Alzheimer’s disease is the most common type of dementia; accounts for 60 to 80 percent of cases. Difficulty remembering names and recent events is often an early clinical symptom; later symptoms include impaired judgment, disorientation, confusion, behavior changes and trouble speaking, swallowing and walking. Hallmark abnormalities are deposits of the protein fragment beta-amyloid (plaques) and twisted strands of the protein tau (tangles).
Vascular Dementia is considered to be the second-most-common type of dementia. Impairment is caused by decreased blood flow to parts of the brain, often due to a series of small strokes that block arteries. Symptoms often overlap with those of Alzheimer’s, although memory may not be as seriously affected.
Pick's disease is a relatively rare form of dementia that causes a slow shrinking of brain cells due to excess protein build-up. Patients with Pick’s initially exhibit marked personality and behavioral changes, and then a decline in the ability to speak coherently.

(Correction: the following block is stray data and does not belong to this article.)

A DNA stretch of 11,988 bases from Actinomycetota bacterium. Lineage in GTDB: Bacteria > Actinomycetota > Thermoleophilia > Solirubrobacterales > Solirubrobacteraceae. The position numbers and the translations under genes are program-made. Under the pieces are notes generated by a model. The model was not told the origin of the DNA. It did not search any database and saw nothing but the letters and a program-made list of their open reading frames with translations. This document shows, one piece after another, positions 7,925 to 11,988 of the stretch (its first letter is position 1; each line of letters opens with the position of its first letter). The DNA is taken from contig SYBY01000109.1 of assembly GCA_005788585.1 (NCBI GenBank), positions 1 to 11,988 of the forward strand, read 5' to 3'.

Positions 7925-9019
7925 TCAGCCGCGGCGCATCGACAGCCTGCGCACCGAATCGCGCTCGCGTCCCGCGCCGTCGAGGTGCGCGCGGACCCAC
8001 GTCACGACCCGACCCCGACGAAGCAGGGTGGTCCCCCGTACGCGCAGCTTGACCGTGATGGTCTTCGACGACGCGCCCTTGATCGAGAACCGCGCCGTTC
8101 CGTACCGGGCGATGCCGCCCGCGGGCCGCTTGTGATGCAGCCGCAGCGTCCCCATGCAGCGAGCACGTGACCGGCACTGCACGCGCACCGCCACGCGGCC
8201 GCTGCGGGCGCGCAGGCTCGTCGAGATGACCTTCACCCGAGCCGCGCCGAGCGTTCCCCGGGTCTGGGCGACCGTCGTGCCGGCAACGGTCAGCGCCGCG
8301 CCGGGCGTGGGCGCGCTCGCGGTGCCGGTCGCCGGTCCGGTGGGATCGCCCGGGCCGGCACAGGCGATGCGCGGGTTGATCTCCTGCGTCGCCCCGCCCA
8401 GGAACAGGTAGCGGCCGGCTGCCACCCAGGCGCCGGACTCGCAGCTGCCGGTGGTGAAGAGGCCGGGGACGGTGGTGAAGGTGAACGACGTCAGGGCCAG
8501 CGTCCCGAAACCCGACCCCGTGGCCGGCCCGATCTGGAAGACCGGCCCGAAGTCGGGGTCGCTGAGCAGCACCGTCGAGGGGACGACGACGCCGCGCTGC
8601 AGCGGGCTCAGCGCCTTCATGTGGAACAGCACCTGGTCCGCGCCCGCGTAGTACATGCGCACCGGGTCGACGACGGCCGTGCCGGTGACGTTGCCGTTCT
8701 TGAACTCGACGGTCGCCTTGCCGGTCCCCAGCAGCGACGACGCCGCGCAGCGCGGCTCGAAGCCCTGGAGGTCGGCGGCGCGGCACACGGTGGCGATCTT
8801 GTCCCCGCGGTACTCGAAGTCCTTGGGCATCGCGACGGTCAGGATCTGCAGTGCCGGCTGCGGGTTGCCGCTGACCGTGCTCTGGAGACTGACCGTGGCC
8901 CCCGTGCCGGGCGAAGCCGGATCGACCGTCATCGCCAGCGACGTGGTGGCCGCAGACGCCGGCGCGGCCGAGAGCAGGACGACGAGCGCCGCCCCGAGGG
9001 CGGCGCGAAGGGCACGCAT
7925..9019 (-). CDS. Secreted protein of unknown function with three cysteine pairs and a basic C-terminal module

Dementia with Lewy Bodies
Dementia with Lewy bodies is a progressive disease. This means that over time the symptoms will become worse. In general, DLB progresses at about the same rate as Alzheimer's disease, typically over several years.
A person with DLB will usually have some of the symptoms of Alzheimer's and Parkinson's diseases.
They may experience problems with attention and alertness, often have spatial disorientation and experience difficulty with 'executive function', which includes difficulty in planning ahead and co-ordinating mental activities. Although memory is often affected, it is typically less so than in Alzheimer's disease....